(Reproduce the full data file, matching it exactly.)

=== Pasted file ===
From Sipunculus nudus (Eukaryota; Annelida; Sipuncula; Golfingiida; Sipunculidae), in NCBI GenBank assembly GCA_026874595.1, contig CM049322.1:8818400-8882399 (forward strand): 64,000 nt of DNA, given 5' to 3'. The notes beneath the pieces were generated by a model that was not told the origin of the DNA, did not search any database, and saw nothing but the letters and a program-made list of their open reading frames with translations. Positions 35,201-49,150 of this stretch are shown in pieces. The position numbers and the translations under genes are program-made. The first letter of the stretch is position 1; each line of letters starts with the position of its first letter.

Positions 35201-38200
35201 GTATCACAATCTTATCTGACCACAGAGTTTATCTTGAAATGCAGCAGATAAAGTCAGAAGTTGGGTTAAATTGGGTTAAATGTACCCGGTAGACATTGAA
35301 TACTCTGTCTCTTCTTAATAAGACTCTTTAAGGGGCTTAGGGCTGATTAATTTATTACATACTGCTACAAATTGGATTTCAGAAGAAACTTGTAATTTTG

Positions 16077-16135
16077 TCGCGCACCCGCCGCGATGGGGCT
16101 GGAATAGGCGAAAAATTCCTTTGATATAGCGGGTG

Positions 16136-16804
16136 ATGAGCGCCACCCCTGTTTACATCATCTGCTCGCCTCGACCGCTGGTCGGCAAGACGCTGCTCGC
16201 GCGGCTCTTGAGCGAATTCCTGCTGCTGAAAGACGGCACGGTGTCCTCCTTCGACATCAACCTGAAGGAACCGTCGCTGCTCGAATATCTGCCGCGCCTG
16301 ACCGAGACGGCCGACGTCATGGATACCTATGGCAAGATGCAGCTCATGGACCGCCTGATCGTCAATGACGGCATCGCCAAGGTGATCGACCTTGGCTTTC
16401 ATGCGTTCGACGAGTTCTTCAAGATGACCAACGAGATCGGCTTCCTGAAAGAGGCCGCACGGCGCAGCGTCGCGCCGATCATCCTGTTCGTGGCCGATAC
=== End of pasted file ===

From Sipunculus nudus (Eukaryota; Annelida; Sipuncula; Golfingiida; Sipunculidae), in NCBI GenBank assembly GCA_026874595.1, contig CM049322.1:8818400-8882399 (forward strand): 64,000 nt of DNA, given 5' to 3'. The notes beneath the pieces were generated by a model that was not told the origin of the DNA, did not search any database, and saw nothing but the letters and a program-made list of their open reading frames with translations. Positions 35,201-49,150 of this stretch are shown in pieces. The position numbers and the translations under genes are program-made. The first letter of the stretch is position 1; each line of letters starts with the position of its first letter.

Positions 35201-38200
35201 GTATCACAATCTTATCTGACCACAGAGTTTATCTTGAAATGCAGCAGATAAAGTCAGAAGTTGGGTTAAATTGGGTTAAATGTACCCGGTAGACATTGAA
35301 TACTCTGTCTCTTCTTAATAAGACTCTTTAAGGGGCTTAGGGCTGATTAATTTATTACATACTGCTACAAATTGGATTTCAGAAGAAACTTGTAATTTTG

Positions 16077-16135
16077 TCGCGCACCCGCCGCGATGGGGCT
16101 GGAATAGGCGAAAAATTCCTTTGATATAGCGGGTG

Positions 16136-16804
16136 ATGAGCGCCACCCCTGTTTACATCATCTGCTCGCCTCGACCGCTGGTCGGCAAGACGCTGCTCGC
16201 GCGGCTCTTGAGCGAATTCCTGCTGCTGAAAGACGGCACGGTGTCCTCCTTCGACATCAACCTGAAGGAACCGTCGCTGCTCGAATATCTGCCGCGCCTG
16301 ACCGAGACGGCCGACGTCATGGATACCTATGGCAAGATGCAGCTCATGGACCGCCTGATCGTCAATGACGGCATCGCCAAGGTGATCGACCTTGGCTTTC
16401 ATGCGTTCGACGAGTTCTTCAAGATGACCAACGAGATCGGCTTCCTGAAAGAGGCCGCACGGCGCAGCGTCGCGCCGATCATCCTGTTCGTGGCCGATAC